France's ruling Socialists in shambles ahead of 2017 presidential race
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France's ruling Socialist Party is in disarray ahead of primaries to pick its candidate for next year's presidential election. Prime Minister Manuel Valls felt obliged to swear loyalty to President François Hollande in an interview with RFI this week as opinion polls show the incumbent in a humiliating fourth or fifth place in the first round of the presidential race.
"I don't have to prove my loyalty to the president of the Republic," Valls told RFI while on tour in Côte d'Ivoire.
But a couple of days earlier he had spoken of party members' "shame" and "anger" over a book of interviews with Hollande, Un Président ne devrait pas dire ça (A President shouldn't say that), in which the president talks perhaps a little too frankly about his comrades, French judges and various other questions.
'He's our Trump'
Publicity surrounding the book appears to have pushed Hollande even lower in the polls.
And it has cost Hollande some political friends, among them the president of the National Assembly, Claude Bartolone, who commented that the president had a duty to be silent on some matters.
With one poll showing Hollande at under 10 percent satisfaction rating, other Socialist MPs have gone further.
"He's our Trump," one told Le Monde newspaper, anonymously of course.
Valls told RFI that he would never do anything to add to the disorder and told his colleagues that they are not in the playground.
Hollande still boss
But his earlier remarks prompted Hollande loyalist and government spokesman Stéphane Le Foll to remind the party, including the prime minister, that Hollande remains the boss.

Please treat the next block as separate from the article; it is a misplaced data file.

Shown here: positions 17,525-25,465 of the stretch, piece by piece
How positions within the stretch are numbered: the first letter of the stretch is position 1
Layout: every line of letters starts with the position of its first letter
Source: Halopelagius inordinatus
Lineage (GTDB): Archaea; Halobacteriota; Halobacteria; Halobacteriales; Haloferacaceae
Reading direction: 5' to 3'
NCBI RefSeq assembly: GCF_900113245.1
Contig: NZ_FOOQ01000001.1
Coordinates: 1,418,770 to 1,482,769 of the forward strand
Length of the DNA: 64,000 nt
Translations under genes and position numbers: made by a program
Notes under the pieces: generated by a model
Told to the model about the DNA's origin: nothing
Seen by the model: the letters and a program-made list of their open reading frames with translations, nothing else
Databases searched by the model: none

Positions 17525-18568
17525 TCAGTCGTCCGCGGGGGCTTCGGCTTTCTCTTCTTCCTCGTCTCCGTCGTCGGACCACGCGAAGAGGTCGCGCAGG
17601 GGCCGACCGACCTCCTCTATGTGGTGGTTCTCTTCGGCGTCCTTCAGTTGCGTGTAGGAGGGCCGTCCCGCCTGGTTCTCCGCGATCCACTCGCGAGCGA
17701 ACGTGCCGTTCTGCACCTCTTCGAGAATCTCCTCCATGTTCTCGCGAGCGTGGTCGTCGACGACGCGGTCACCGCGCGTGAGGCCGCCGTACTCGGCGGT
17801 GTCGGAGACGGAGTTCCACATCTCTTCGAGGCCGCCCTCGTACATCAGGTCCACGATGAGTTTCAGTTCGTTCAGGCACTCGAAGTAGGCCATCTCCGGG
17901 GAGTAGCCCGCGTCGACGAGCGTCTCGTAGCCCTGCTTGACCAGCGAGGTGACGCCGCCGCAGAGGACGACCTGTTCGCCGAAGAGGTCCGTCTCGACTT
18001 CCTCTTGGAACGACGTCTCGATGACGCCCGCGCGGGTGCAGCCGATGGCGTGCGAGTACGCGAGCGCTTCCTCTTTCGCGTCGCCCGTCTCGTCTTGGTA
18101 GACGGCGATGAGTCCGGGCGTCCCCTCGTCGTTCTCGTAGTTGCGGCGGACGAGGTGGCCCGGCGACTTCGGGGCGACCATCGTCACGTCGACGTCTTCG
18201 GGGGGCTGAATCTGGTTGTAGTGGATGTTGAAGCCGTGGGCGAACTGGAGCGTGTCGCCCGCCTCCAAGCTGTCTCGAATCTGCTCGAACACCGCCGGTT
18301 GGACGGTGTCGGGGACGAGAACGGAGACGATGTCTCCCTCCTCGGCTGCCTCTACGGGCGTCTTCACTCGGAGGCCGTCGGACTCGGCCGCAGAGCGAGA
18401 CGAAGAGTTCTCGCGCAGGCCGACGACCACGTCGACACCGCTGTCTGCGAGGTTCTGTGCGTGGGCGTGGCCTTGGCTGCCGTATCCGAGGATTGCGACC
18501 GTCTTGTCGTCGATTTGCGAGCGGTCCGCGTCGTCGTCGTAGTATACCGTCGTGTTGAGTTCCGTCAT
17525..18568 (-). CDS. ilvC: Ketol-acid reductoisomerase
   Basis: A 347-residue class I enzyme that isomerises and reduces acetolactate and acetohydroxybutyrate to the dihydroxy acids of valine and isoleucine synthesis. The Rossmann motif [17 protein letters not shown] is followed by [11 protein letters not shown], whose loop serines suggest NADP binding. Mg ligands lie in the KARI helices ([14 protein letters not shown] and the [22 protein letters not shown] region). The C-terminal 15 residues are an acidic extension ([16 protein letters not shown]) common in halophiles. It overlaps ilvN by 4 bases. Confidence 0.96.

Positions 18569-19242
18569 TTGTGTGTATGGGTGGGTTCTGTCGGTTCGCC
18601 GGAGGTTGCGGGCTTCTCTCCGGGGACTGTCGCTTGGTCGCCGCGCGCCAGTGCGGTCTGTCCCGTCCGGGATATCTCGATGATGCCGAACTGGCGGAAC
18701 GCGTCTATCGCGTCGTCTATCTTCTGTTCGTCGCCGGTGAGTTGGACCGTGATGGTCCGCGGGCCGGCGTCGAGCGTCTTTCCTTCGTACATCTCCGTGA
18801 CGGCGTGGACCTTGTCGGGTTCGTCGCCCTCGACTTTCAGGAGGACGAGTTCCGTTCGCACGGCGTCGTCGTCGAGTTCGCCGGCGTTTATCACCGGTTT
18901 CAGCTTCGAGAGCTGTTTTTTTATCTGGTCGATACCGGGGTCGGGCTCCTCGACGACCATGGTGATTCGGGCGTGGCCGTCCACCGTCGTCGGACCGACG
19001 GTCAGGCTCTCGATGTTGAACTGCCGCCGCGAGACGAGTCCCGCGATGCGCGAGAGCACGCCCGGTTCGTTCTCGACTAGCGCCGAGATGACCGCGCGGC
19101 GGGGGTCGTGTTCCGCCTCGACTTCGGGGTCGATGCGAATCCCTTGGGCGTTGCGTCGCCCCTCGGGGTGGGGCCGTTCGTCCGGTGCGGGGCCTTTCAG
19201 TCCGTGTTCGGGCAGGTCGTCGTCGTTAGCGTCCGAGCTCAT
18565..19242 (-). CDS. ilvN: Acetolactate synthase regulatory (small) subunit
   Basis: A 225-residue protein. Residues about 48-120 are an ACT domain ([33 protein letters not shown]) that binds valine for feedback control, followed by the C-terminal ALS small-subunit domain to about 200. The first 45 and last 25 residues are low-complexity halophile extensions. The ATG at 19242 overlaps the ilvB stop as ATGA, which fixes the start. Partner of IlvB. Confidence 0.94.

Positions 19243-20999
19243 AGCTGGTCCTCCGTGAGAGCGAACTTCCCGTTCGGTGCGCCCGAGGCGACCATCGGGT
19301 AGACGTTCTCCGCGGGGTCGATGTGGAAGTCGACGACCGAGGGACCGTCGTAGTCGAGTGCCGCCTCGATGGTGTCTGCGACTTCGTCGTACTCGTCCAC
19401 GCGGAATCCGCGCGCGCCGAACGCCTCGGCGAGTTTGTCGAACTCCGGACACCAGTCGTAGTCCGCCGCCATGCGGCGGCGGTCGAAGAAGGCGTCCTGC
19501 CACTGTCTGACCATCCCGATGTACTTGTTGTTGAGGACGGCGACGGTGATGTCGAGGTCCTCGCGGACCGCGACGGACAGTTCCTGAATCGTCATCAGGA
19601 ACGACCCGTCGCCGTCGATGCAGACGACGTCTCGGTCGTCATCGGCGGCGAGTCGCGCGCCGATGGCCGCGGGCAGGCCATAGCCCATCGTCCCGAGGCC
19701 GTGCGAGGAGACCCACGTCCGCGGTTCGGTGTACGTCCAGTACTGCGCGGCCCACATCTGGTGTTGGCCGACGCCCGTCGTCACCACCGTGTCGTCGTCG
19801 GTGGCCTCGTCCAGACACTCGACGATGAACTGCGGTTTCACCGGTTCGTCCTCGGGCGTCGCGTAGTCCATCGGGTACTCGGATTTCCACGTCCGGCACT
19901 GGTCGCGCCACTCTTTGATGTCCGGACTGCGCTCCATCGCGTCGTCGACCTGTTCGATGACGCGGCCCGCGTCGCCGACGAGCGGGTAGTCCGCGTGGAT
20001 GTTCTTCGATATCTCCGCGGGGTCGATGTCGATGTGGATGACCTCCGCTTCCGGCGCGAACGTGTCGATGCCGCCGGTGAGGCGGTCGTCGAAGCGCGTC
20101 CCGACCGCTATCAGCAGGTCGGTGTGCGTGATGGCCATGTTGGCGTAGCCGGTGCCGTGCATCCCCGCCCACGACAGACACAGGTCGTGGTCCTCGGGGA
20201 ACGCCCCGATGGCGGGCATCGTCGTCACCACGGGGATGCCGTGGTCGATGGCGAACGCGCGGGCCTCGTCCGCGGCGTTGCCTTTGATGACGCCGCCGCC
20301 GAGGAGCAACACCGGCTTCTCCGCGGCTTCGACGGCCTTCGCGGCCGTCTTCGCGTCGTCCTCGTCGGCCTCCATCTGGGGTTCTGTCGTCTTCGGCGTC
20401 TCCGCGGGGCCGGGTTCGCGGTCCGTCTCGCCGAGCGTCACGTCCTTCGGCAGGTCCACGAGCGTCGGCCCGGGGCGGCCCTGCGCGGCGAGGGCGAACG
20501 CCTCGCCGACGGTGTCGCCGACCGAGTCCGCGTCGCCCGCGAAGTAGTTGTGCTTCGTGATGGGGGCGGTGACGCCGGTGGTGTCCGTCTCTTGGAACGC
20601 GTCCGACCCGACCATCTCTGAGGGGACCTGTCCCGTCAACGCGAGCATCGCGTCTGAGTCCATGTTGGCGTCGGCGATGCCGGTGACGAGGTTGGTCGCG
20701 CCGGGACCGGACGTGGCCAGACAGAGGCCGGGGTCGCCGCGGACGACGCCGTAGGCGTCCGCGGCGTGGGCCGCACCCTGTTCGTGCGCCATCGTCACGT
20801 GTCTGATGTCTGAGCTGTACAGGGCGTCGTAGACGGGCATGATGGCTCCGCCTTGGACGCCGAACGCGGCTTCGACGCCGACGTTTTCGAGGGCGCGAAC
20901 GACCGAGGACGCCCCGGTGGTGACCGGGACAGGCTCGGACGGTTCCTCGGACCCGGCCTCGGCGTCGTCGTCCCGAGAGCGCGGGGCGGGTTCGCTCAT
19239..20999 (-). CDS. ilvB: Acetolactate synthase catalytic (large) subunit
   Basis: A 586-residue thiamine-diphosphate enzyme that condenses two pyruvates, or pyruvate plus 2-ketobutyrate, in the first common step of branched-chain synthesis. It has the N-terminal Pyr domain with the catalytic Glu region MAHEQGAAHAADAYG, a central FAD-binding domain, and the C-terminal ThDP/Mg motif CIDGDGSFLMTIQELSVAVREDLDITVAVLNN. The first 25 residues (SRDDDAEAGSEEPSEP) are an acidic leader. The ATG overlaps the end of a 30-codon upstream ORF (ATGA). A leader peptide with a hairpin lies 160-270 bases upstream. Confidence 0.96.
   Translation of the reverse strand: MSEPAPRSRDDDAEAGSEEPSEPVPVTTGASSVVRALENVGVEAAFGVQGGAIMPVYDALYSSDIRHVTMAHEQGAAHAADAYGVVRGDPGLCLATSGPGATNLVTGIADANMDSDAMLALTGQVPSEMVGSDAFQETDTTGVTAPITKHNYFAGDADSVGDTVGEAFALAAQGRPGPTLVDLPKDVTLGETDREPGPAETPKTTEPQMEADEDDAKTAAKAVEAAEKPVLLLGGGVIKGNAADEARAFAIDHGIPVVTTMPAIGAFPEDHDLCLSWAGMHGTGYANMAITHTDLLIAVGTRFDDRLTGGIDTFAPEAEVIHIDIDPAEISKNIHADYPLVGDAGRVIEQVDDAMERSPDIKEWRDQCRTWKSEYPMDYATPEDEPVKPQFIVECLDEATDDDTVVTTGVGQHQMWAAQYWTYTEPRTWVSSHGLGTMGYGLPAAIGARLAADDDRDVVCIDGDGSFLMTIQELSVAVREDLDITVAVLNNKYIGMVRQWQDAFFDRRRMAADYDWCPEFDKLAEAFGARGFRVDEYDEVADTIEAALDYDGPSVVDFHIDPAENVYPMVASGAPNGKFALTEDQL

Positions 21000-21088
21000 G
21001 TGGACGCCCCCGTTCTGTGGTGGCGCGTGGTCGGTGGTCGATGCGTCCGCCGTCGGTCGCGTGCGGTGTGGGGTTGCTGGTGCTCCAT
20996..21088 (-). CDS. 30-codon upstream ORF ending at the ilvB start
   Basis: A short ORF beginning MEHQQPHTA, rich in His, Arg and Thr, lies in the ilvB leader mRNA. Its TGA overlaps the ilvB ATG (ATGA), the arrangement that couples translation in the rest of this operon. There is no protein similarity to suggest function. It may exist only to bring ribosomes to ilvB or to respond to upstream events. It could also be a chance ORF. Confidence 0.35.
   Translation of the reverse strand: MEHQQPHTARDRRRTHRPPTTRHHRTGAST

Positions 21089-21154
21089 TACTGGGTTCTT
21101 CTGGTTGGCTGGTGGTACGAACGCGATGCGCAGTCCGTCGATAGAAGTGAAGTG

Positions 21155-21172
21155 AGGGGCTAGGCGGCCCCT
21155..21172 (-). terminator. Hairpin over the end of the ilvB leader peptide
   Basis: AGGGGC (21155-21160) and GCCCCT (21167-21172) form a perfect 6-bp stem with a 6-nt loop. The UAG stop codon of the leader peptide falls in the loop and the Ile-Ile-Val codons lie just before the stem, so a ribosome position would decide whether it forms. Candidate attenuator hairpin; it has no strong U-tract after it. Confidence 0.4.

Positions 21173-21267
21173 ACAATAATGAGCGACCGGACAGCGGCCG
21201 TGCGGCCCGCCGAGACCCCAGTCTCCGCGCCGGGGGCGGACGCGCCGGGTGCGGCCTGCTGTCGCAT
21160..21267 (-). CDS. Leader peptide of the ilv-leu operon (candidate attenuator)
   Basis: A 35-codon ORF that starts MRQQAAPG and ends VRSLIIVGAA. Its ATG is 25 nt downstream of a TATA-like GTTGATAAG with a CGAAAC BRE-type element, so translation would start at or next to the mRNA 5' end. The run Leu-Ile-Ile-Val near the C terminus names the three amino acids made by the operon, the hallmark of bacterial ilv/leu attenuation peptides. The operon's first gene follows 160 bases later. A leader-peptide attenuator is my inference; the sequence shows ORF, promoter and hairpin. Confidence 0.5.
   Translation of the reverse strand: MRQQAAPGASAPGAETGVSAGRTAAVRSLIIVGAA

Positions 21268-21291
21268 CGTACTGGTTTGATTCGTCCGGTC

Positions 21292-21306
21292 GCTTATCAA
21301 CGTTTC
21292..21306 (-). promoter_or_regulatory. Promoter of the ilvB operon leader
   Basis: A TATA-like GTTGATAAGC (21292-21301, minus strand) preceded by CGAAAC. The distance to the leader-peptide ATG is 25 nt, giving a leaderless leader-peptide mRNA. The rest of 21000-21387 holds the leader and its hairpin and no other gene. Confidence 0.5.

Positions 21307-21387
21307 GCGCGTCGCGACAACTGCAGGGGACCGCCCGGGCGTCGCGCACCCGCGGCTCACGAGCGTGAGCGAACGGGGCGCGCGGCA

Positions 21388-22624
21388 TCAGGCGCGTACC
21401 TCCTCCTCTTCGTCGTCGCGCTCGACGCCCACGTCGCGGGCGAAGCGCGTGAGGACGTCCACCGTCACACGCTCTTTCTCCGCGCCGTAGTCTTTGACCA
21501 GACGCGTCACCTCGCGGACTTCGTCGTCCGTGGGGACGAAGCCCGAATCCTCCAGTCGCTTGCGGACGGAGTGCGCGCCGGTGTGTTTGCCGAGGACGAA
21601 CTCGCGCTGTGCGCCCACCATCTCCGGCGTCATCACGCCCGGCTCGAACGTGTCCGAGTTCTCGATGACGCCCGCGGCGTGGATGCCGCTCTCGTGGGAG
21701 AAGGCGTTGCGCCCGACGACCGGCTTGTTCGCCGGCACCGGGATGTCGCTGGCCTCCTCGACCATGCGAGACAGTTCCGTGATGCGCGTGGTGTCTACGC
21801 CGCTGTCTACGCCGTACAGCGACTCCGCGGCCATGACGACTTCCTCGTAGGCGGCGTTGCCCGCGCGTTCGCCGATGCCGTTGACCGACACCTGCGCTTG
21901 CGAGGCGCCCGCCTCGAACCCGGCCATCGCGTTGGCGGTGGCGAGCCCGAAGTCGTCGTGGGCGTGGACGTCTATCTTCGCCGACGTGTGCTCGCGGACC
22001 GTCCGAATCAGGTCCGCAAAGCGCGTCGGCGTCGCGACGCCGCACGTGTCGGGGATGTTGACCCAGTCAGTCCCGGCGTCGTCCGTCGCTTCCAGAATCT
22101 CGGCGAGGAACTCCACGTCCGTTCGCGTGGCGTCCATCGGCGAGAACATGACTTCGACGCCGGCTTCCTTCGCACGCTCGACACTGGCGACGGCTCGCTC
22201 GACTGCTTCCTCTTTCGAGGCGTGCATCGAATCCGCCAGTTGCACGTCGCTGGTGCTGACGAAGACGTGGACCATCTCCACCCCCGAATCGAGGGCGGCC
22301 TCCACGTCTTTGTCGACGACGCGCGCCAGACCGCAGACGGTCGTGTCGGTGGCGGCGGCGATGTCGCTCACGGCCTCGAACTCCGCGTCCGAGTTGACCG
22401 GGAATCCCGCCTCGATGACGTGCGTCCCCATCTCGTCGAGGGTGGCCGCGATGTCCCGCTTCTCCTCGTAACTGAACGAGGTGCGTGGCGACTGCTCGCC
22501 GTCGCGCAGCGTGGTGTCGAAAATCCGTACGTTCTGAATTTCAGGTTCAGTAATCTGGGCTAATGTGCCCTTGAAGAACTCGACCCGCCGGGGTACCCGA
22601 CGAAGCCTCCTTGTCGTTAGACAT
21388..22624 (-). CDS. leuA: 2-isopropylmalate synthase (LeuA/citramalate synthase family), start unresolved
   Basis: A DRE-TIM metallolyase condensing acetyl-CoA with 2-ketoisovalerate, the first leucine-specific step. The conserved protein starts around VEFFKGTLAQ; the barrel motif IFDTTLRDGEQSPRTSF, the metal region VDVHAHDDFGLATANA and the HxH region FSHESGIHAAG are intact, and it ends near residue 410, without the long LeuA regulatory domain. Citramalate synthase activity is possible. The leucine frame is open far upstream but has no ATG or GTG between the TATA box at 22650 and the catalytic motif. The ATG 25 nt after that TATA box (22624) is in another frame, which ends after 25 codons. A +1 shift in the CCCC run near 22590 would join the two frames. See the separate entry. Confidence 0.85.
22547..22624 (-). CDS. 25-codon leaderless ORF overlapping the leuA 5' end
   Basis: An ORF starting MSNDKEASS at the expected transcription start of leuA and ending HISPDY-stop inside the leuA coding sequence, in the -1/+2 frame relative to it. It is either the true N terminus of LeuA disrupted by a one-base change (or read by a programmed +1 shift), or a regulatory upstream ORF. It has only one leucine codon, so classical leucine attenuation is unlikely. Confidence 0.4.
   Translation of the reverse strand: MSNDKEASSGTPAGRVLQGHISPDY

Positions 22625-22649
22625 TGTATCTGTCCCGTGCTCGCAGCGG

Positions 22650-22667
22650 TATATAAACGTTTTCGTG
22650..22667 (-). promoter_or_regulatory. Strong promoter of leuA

The crisis is so deep that some Socalists are now asking whether Hollande should stand in the Socialists' primaries, even though it was not even certain they would take place until recently since it was assumed the incumbent would be within his rights to insist on being candidate.
Party supporters disillusioned
The problem is that neither Valls, who appears unready to stand unless Hollande backs out, or any other potential candidate would do much better, such is the disillusion with the government's record among the party's traditional supporters.
Some polls have even shown hard-left candidate Jean-Luc Mélenchon beating Hollande, although he, too, has fallen out with his erstwhile allies in the Communist Party.
Right v far right in second round
All polls now show a second-round standoff in 2017 between the mainstream right Republicans, who have yet to pick their candidate, and the far-right's Marine Le Pen.
The Socialists had hoped that the acrimony between former president Nicolas Sarkozy and former prime minister Alain Juppé, not to mention sparring between other Republicans hopefuls, would distract attention from their problems.
But Hollande's book, no doubt planned as a boost to his chances of standing again, has had the opposite effect, hogging the headlines and sowing disunity in the party.
"The fate of the reformist left is in the balance," Valls told Le Monde.
If it is "atomised" in the presidential election it will "leave history", he concluded.
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